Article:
NAIROBI, Kenya — Kenya’s Christian leaders expressed concern that attacks from an Islamist extremist group were targeting Christians, but also warned “all Kenyans to avoid statements that further incite and divide the country along religious lines.”

In a Dec. 10 statement, they also said the government must institute a more efficient and effective response to terrorist attacks if it hopes to restore public confidence in its security system and security agents, which is at an all-time low.

They called for a “deliberate, well-thought-out overhaul of the entire security apparatus in the country as opposed to piecemeal, cosmetic and reactionary changes.”


The statement was issued just eight days after Somali militants killed 36 non-Muslim quarry workers near the border with Somalia. The Christian leaders noted that 20 attacks this year resulted in the deaths of more than 200 Kenyans.

Earlier this year, Kenyan security officers invaded some mosques in the coastal city of Mombasa, where they flushed out some youth said to have been trained for terrorism attacks. Security officers were also reported to have unearthed some devices used in the training business.

In their statement, the church leaders alluded to this, while cautioning, “Some places of worship, whether Christian, Muslim or any other faith, must not be used to shield criminal activities.”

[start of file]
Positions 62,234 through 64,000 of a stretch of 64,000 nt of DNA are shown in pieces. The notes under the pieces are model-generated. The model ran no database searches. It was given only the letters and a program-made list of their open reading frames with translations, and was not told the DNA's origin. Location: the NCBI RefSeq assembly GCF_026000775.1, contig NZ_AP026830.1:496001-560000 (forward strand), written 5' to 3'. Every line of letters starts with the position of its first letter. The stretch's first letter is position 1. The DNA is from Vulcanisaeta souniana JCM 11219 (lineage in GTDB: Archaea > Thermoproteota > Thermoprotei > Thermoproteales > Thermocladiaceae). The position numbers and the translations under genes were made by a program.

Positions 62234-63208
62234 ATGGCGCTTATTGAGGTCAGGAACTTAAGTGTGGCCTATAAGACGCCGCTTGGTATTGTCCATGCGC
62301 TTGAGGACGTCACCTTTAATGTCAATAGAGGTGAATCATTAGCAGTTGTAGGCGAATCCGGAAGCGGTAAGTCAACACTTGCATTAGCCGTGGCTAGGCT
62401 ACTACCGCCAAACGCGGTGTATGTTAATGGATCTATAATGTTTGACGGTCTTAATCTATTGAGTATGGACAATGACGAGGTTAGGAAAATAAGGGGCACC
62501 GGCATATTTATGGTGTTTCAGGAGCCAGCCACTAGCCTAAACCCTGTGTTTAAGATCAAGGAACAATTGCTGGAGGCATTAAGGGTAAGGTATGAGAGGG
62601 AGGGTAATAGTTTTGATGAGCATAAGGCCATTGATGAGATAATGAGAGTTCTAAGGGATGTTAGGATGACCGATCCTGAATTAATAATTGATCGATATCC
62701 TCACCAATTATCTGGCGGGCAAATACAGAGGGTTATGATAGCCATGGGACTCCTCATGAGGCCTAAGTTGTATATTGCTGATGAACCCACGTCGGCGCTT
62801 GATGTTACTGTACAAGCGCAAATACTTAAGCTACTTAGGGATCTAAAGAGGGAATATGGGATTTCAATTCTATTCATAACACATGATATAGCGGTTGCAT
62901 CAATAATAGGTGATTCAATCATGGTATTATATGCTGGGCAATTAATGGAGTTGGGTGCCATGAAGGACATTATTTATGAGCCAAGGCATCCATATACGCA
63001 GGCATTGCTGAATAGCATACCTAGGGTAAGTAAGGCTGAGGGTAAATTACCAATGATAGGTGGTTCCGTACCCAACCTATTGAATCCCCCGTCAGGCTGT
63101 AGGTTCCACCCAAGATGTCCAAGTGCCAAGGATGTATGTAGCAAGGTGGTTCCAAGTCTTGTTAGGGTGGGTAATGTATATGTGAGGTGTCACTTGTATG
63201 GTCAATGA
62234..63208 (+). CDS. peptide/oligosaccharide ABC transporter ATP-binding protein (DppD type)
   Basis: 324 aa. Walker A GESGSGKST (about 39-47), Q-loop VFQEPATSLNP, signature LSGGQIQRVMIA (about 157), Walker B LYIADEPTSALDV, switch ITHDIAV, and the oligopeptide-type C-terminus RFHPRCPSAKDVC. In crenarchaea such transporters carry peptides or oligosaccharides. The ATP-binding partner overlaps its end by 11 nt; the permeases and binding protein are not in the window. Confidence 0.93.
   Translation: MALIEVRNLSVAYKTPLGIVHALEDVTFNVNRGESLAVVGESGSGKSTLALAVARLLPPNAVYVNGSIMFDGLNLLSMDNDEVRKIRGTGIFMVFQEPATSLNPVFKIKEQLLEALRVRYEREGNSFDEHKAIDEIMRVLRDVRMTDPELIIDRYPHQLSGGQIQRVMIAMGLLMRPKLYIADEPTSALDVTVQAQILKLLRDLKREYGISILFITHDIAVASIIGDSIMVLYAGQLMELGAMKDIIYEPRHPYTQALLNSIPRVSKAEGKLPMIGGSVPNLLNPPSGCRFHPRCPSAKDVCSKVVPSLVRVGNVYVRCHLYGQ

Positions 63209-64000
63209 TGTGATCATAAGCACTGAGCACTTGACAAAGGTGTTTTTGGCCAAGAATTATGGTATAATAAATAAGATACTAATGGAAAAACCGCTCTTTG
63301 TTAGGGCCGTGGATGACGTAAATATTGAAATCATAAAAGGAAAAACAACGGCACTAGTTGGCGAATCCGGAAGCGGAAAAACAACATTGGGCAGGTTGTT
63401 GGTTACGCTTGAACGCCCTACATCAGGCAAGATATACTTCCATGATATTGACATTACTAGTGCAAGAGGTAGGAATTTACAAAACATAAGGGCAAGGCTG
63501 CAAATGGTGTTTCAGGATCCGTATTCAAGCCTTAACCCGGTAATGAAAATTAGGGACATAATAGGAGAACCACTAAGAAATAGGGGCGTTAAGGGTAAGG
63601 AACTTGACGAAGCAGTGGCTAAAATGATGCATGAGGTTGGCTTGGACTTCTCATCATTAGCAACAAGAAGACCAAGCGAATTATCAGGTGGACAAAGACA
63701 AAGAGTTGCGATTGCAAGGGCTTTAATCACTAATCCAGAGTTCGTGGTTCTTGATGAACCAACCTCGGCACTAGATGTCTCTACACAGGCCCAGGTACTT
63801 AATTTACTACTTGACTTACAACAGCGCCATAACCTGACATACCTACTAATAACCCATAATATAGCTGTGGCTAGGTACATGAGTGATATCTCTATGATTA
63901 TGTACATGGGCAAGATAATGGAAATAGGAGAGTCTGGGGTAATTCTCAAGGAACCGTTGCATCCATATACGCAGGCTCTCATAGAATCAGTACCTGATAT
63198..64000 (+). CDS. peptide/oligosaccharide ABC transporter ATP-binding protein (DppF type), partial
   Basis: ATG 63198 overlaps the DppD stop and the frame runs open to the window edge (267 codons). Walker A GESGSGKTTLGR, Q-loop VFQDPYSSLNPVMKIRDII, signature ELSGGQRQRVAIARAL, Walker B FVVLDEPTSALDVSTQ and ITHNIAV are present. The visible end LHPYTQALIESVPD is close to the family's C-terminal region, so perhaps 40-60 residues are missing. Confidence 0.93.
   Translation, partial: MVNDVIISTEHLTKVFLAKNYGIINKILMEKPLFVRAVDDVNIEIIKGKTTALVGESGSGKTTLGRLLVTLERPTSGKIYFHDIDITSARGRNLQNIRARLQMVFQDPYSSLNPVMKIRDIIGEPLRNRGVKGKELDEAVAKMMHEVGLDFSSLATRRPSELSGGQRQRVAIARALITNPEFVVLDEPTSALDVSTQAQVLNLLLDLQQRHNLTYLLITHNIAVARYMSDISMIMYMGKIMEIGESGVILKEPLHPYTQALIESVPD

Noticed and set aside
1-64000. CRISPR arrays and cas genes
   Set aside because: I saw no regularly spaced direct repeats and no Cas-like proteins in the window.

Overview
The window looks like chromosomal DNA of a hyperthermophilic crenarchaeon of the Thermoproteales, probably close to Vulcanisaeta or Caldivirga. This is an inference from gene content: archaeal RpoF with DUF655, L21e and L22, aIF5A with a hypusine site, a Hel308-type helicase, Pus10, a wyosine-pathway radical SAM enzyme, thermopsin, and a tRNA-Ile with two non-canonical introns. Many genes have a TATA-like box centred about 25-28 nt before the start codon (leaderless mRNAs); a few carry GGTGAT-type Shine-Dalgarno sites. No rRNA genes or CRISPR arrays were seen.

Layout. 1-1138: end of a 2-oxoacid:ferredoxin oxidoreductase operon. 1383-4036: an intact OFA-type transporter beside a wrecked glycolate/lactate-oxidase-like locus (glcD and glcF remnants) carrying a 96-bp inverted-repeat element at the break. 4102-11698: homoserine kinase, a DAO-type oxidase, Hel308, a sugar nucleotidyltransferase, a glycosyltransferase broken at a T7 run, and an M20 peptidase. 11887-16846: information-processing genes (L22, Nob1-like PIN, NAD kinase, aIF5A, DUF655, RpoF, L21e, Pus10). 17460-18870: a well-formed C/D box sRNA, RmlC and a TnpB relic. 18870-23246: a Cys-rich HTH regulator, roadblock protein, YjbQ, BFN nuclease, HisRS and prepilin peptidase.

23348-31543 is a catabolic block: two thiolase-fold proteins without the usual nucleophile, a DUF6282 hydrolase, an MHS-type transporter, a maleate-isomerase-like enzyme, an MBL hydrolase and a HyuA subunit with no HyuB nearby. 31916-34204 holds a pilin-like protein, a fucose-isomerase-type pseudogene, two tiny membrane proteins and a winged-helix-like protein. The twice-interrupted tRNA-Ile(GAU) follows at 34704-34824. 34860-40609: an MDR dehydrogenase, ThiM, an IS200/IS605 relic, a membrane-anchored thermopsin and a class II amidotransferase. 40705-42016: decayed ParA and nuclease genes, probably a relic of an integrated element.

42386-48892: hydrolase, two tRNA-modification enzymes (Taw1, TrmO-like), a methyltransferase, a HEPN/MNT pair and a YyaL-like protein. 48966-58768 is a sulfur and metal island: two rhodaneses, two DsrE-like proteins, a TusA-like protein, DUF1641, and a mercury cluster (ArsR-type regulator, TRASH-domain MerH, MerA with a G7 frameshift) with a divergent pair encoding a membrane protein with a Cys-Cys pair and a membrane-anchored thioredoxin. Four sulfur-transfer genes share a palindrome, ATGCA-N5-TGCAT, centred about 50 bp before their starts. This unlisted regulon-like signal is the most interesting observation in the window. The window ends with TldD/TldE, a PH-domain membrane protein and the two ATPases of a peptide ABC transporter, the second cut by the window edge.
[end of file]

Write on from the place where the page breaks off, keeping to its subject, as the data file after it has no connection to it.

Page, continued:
“We want to see a deliberate and concerted effort by our Muslim brothers and sisters toward preaching and promoting religious tolerance and stemming radicalization of the youth. They must move beyond merely condemning the spate of attacks targeting non-Muslims to initiating practical steps to the sympathizers of terror and helping us to build bridges between faiths and communities,” said the church leaders.

Cardinal John Njue of Nairobi, president of the Kenya Episcopal Conference, signed the statement, as did leaders of the Anglican, Methodist, Presbyterian and African Inland churches and the head of the National Council of Churches of Kenya.

While acknowledging the various challenges currently facing the country’s security organs, the church leaders said they found unacceptable the poor coordination among the national security intelligence service, the Kenya Police Service and others.

“A police force bogged down with bureaucratic and weak command structures and an intelligence service that has lost touch with the realities on the ground can never be trusted to secure Kenyans,” they said.

They also cautioned against the politicization of national security matters.

“It would be dangerous to politicize issues of national security. It is therefore sad that a number of politicians have been trying to reap political mileage from the death of innocent Kenyans,” they said.